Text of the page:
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Use of In-Stream Water Quality Measurements and Geospatial Parameters to Predict Consumer Surfactant Toxic Units in the Upper Trinity River Watershed, Texas

Description:

Surfactants are used in a wide assortment of "down-the-drain" consumer products, yet they are often discharged in wastewater treatment plant effluent into receiving water, potentially causing environmental harm. The objective of this project was to predict surfactant toxic units and in-stream nutrients in the upper Trinity River watershed. Surface and pore water samples were collected in late summer 2005. General chemistries and surfactant toxic units were calculated. GIS models of anthropogenic and natural factors were collected and analyzed according to subwatersheds. Multiple regression analyses using the Maximum R2 improvement method were performed to predict surfactant toxic units and in-stream nutrients using GIS and in-stream values. Both geospatial and in-stream parameters generated multiple regression models for surfactant surface and pore water toxic units, as well as in-stream nutrients, with high R2 values. Thus, GIS and in-stream parameter modeling have the potential to be reliable and inexpensive method of predicting surfactant toxic units and nutrient loading in the upper Trinity River watershed.

Creator(s): Johnson, David Richard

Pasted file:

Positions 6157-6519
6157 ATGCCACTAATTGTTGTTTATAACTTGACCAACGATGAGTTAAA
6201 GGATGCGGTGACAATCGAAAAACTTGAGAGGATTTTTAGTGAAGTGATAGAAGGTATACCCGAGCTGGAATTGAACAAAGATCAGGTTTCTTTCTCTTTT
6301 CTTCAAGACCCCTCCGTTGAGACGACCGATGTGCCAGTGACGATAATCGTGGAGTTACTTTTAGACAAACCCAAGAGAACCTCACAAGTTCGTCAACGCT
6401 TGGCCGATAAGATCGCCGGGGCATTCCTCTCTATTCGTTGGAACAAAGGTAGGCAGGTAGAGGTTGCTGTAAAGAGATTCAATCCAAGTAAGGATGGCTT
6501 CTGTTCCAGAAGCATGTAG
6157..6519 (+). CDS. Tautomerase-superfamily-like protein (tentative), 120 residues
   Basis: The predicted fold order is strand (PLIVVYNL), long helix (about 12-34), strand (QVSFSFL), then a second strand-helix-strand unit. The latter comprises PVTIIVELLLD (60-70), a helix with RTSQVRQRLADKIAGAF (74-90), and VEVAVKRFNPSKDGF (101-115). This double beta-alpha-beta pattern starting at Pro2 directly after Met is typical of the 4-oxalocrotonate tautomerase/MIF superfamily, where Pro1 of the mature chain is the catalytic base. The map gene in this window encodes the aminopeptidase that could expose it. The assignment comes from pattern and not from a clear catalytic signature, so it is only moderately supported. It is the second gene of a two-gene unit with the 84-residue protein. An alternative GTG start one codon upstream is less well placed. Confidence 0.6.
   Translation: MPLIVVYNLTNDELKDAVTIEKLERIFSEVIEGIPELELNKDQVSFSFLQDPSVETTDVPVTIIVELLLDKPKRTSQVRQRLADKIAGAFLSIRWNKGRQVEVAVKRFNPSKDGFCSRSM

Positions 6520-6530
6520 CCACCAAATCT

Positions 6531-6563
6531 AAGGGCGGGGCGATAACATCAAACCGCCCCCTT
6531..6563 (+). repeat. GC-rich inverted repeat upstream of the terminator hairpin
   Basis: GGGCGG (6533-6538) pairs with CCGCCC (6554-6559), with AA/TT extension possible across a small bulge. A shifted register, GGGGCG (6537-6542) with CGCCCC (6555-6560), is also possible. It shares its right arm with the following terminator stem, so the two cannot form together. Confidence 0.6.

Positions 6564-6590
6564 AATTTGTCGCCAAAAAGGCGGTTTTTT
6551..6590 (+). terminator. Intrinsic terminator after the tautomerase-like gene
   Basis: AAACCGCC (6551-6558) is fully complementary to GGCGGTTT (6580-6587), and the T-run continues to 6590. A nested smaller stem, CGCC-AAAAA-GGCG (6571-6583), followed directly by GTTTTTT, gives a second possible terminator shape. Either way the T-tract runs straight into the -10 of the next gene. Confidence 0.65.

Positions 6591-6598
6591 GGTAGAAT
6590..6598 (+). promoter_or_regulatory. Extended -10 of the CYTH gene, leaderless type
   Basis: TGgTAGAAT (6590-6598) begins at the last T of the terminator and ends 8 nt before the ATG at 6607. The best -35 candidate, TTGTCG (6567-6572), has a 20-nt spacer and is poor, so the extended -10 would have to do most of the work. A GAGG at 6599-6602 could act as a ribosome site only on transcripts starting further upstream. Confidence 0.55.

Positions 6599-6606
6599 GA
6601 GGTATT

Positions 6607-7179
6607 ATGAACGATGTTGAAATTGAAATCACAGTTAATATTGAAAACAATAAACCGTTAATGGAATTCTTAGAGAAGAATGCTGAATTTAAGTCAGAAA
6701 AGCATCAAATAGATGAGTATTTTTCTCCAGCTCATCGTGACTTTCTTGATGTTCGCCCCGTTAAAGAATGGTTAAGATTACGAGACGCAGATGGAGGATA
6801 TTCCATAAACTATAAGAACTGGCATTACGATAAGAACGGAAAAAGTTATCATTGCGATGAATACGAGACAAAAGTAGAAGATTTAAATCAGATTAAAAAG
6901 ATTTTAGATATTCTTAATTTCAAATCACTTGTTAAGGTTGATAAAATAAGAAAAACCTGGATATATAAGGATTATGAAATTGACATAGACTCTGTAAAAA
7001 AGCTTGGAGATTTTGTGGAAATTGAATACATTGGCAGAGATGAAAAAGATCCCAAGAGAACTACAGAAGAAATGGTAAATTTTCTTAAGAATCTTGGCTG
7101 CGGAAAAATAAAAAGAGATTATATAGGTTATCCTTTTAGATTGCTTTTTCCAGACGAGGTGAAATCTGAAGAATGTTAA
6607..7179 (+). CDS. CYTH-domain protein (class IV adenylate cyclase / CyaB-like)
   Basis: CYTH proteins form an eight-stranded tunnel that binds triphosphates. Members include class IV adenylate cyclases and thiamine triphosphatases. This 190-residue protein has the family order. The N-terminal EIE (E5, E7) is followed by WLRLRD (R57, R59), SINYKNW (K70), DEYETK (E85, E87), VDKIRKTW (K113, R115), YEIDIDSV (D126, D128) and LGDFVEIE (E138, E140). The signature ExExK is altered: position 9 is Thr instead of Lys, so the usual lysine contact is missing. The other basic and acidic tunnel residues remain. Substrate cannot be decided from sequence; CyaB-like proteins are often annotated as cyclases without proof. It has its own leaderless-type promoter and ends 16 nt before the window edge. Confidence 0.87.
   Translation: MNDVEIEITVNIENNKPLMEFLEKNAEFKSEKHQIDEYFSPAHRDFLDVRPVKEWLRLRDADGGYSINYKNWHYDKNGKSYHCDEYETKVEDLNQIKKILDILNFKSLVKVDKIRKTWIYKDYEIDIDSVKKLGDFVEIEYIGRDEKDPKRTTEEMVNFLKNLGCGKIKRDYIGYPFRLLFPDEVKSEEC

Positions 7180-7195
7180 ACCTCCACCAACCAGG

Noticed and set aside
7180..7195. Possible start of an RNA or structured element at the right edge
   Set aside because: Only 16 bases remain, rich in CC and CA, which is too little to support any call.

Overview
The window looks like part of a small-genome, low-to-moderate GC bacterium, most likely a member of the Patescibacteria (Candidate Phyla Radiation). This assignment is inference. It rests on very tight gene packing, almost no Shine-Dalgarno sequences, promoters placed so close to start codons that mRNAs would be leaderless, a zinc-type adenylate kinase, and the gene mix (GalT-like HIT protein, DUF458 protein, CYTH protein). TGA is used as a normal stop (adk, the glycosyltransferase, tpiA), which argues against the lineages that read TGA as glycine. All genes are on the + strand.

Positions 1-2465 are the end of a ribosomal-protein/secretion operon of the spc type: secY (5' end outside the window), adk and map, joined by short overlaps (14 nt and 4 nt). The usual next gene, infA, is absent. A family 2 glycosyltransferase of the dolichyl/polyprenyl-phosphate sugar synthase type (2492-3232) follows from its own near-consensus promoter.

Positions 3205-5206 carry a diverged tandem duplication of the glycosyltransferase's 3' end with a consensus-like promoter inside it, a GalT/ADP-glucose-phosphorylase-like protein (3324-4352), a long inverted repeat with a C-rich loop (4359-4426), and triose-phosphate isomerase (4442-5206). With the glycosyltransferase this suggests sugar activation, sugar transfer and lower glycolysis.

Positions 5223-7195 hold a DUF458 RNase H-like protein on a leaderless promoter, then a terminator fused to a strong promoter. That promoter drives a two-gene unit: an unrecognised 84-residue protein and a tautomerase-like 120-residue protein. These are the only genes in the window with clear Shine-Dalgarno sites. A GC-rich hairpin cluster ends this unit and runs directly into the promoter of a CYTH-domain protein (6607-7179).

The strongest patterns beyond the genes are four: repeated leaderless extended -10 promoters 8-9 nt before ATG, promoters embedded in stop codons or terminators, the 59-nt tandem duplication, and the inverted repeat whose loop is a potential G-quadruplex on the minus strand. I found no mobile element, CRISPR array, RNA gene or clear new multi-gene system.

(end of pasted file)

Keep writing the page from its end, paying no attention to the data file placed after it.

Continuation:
Creation Date: May 2008
Partner(s):
UNT Libraries
Collection(s):
UNT Theses and Dissertations
Usage:
Total Uses: 191
Past 30 days: 1
Yesterday: 0
Creator (Author):
Publisher Info:
Publisher Name: University of North Texas
Place of Publication: Denton, Texas
Date(s):
  • Creation: May 2008
  • Digitized: September 15, 2008
Description:

Surfactants are used in a wide assortment of "down-the-drain" consumer products, yet they are often discharged in wastewater treatment plant effluent into receiving water, potentially causing environmental harm. The objective of this project was to predict surfactant toxic units and in-stream nutrients in the upper Trinity River watershed. Surface and pore water samples were collected in late summer 2005. General chemistries and surfactant toxic units were calculated. GIS models of anthropogenic and natural factors were collected and analyzed according to subwatersheds. Multiple regression analyses using the Maximum R2 improvement method were performed to predict surfactant toxic units and in-stream nutrients using GIS and in-stream values. Both geospatial and in-stream parameters generated multiple regression models for surfactant surface and pore water toxic units, as well as in-stream nutrients, with high R2 values. Thus, GIS and in-stream parameter modeling have the potential to be reliable and inexpensive method of predicting surfactant toxic units and nutrient loading in the upper Trinity River watershed.

Degree:
Level: Master's
Language(s):
Subject(s):
Keyword(s): Dallas-Ft. Worth metroplex | statistical modeling | Surfactants | nutrient loading | GIS | ecological risk assessment
Contributor(s):
Partner:
UNT Libraries
Collection:
UNT Theses and Dissertations
Identifier:
  • OCLC: 261339749 |
  • ARK: ark:/67531/metadc6091
Resource Type: Thesis or Dissertation
Format: Text
Rights:
Access: Public
License: Copyright
Holder: Johnson, David Richard
Statement: Copyright is held by the author, unless otherwise noted. All rights reserved.